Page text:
I don’t know when it happened. But somewhere along the line, I have grown to hate Halloween. In with homeownership and life insurance and utility bills. Out with Lick-M-Aid, UNICEF boxes and caramel apples.
I think this metamorphisis has something to do with all the dreaded adult costume parties I am forced to attend each year, and the $30 worth of candy I know I’ll be handing out to the little ingrates who will rifle through the bowl and take more than one piece.
Lest I officially turn into a crotchety old fuck, I must try to conjure up what Halloween was like when I was eight. The fun-size candy bars. The suffocating plastic masks. The scent of crunchy leaves, popcorn balls and bonfires hanging like heavy canvas in the crisp nighttime air.
Before we all were introduced to Michael Myers or Damien or Carrie, Halloween was innocent and pure. It was one magical night in which we could trot from door to door without having to sell magazines or popcorn. We could all be someone else — a princess, a Stormtrooper, Holly Hobbie, or a hobo. Oh yes, who could forget the dreaded hobo costume. That was the year Mom put off the costume search until October 30th, and all that was left were the XXS costumes.
My older brother and I would run home from school, eager to don our masks. We’d prance around the living room in full regalia, too excited to eat dinner or sit down for even one episode of Sanford and Son. Every chance I got, I’d preen in front of the bathroom mirror, wondering what it would be like if I could only look like Snow White or a Care Bear all the time.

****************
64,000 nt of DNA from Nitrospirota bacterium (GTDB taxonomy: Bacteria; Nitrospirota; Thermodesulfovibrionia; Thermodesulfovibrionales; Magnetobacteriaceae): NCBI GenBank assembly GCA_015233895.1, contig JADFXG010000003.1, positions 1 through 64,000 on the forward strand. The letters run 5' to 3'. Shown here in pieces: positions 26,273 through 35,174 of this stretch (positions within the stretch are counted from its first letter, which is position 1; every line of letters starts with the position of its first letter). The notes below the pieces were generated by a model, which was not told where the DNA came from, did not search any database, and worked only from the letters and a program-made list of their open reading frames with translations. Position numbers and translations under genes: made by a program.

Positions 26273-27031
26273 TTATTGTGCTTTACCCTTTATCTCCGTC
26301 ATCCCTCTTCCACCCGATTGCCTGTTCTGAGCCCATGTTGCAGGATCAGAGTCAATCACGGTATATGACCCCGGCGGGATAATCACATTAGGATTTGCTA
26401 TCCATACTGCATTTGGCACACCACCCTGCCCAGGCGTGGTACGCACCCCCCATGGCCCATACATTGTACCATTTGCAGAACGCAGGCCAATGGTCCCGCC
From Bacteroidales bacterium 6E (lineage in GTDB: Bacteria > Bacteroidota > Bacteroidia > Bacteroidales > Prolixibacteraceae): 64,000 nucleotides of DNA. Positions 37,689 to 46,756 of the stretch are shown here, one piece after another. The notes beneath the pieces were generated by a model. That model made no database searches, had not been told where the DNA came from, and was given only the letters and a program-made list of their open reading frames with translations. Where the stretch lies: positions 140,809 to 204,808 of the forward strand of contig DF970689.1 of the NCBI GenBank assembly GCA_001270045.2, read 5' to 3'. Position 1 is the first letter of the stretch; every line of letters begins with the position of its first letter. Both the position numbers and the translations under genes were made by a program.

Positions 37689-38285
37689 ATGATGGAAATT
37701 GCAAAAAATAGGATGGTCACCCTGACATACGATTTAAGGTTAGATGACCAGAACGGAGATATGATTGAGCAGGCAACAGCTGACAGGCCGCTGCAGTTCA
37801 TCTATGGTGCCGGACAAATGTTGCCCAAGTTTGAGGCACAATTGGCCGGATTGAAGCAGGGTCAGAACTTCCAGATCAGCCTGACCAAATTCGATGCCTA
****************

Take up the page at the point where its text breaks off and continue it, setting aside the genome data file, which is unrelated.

When the blackness finally blanketed the day, we’d cowboy up and head out. None of this 4:00 – 6:00 bullshit you see today. Pansy asses, the whole lot of them. I’m half-tempted to hand out mini toothpastes to anyone who darkens my door before 7:00. Or what about these kids who are hovering at your door just as you’re getting home from work? They deserve apples — sour green apples. The kind that give you the shits that make your bunghole burn.
Candy fiends that we were, my older brother and I would go out for hours. Miniature marauders in masquerade, searching for the sugary booty that was our birthright. When we finally got too cold to go on, or we noticed that only the big kids dressed in black trenchcoats were lurching about, we’d race home.
Once in safe confines, we’d dump out our plastic orange pumpkins to sort out our loot. Snickers, Milky Way, M&M’s — ANYTHING with chocolate was premium. Lifesavers, Tootsie Rolls and candy cigarettes was second tier. Bringing up the rear was the reject candy — Bit O’ Honey, Dum Dums, Sugar Daddies — all ASS. These morsels would be relegated to the bottom of the pumpkin, only to be eaten when all other rations had been inhaled. For most kids, this was well into December.
Upon sorting their candy, all good children would would eat a piece or two, and then hand their pumpkin to Mom for placement atop the fridge. Me, I’d eat all the good stuff, right there in front of the TV as an episode of “That’s INCREDIBLE!” played out. Incredible, indeed.
Yes, it seems the rubber band on my mask had snapped, as did my attempt to stretch my candy supply for more than a few days. I’d be well into Good N’ Plenties before I’d finally plateau and swear off candy for at least another year.
Hmmm. Now that I think about it, maybe my current despise of Halloween isn’t so much dread as it is me coming off a 30-year sugar high. Now THAT is a bit scary.